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Roots of Complex Numbers

Recall that a consequence of the Fundamental Theorem of Algebra is that a polynomial equation of degree n has n solutions in the complex number system. Each solution is an nth root of the equation. The nth root of a complex number is defined as follows.

 

Definition of nth Root of a Complex Number

The complex number u = a + bi is an nth root of the complex number z if z = un = (a + bi)n.

 

STUDY TIP

The nth roots of a complex number are useful for solving some polynomial equations. For instance, you can use DeMoivre’s Theorem to solve the polynomial equation x4 + 16 = 0 by writing -16 as 16(cos π + i sin π).

 

To find a formula for an nth root of a complex number, let u be an nth root of z, where u = s(cos β + i sin β) and z = r(cos θ + i sin θ).

By DeMoivre’s Theorem and the fact that un = z  you have

sn(cos nβ + i sin nβ) = r (cos θ + i sin θ).

Taking the absolute values of both sides of this equation, it follows that sn = r. Substituting back into the previous equation and dividing by r, you get

cos nβ + i sin nβ = cos θ + i sin θ

Thus, it follows that

cos nβ = cos θ and sin nβ = sin θ.

Because both sine and cosine have a period of 2π, these last two equations have solutions if and only if the angles differ by a multiple of 2π. Consequently, there must exist an integer k such that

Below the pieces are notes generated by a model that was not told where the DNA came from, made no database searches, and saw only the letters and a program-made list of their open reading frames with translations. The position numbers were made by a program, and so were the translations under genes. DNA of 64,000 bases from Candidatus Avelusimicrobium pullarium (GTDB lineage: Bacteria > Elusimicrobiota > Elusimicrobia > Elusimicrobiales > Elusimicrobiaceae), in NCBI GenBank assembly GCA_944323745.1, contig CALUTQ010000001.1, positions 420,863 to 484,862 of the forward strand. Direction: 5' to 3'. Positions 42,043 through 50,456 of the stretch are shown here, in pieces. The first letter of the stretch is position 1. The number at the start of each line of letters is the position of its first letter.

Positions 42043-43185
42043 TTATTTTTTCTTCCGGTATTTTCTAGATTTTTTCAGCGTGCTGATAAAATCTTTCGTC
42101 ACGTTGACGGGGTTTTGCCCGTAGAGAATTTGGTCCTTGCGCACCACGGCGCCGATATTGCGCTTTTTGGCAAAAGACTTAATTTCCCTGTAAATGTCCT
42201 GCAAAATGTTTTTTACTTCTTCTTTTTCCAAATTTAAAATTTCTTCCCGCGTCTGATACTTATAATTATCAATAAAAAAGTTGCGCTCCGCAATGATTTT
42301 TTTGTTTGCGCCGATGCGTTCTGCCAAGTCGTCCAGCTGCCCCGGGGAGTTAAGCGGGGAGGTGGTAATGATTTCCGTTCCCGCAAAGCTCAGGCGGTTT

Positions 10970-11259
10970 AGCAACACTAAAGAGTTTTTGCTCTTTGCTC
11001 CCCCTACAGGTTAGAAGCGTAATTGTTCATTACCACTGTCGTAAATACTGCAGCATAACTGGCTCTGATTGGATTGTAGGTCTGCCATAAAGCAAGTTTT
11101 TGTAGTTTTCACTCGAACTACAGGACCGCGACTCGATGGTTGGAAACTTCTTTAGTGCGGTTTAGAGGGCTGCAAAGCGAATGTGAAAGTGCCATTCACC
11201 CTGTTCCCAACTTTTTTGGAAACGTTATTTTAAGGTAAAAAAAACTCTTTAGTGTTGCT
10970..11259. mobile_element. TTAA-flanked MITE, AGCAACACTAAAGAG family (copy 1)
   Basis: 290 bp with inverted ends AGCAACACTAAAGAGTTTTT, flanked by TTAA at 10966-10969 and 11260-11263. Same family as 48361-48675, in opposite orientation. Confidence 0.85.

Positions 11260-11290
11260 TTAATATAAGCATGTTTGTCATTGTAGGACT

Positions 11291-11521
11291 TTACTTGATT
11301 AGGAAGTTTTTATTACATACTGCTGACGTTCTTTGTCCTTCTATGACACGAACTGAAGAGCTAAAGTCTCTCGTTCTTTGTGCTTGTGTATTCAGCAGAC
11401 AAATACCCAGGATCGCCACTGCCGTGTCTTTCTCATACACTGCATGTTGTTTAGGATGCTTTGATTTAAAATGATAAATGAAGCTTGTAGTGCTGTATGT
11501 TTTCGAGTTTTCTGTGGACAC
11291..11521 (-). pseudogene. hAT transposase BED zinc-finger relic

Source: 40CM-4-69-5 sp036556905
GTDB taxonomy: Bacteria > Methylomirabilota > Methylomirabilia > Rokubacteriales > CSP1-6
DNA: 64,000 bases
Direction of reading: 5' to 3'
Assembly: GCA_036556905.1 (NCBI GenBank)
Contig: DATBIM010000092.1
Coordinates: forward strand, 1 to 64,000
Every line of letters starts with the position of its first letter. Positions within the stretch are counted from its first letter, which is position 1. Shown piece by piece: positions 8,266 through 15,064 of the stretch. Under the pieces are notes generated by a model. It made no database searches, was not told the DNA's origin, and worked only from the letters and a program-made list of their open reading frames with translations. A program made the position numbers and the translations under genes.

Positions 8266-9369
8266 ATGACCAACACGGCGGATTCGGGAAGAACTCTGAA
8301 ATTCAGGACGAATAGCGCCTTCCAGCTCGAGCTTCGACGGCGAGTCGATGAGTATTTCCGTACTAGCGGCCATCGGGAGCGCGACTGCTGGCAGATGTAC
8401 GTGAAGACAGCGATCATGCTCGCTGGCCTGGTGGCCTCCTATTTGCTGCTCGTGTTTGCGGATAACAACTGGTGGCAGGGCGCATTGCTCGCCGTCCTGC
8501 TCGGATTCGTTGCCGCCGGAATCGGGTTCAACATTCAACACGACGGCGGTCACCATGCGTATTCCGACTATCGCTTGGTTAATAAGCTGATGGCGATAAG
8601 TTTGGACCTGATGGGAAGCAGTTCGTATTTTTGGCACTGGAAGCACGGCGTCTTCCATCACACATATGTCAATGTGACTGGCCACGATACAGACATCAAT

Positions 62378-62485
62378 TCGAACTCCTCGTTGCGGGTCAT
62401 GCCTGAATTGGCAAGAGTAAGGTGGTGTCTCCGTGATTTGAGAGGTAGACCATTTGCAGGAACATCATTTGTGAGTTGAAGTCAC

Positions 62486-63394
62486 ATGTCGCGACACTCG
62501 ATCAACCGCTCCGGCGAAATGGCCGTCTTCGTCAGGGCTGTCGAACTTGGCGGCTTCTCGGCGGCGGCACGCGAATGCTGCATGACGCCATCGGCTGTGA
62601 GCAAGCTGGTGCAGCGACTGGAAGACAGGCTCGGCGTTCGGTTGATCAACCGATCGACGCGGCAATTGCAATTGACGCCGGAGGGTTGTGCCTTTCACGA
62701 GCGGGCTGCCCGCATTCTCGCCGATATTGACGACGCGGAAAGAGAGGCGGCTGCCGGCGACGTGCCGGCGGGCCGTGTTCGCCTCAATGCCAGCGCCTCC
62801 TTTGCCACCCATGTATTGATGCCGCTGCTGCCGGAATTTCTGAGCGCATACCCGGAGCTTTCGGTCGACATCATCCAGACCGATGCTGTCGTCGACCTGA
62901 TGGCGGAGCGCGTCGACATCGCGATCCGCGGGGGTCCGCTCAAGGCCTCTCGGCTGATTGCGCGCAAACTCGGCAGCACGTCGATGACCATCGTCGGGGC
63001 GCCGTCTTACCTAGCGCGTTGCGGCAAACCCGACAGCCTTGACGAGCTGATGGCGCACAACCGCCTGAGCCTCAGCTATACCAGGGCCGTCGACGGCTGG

By substituting this value for into the polar form of u, you get the following result.

NOTE

When k exceeds n - 1 the roots begin to repeat. For instance, if k = n the angle is coterminal with θ/n which is also obtained when k = 0.

 

Theorem

nth Roots of a Complex Number

For a positive integer n, the complex number z = r(cos θ + i sin θ) has exactly n distinct nth roots given by

where k = 0, 1, 2, ..., n - 1.

This formula for the nth roots of a complex number z has a nice geometrical interpretation, as shown in the figure below.

Note that because the nth roots of z all have the same magnitude they all lie on a circle of radius with center at the origin. Furthermore, because successive nth roots have arguments that differ by 2π/n, the n roots are equally spaced along the circle.

 

Example 1

Finding the nth Roots of a Complex Number

Find the three cube roots of z = -2 + 2i.

Solution

Because z lies in Quadrant II, the polar form for z is

By the formula for nth roots, the cube roots have the form

Finally, for k = 0, 1, and 2, you obtain the roots

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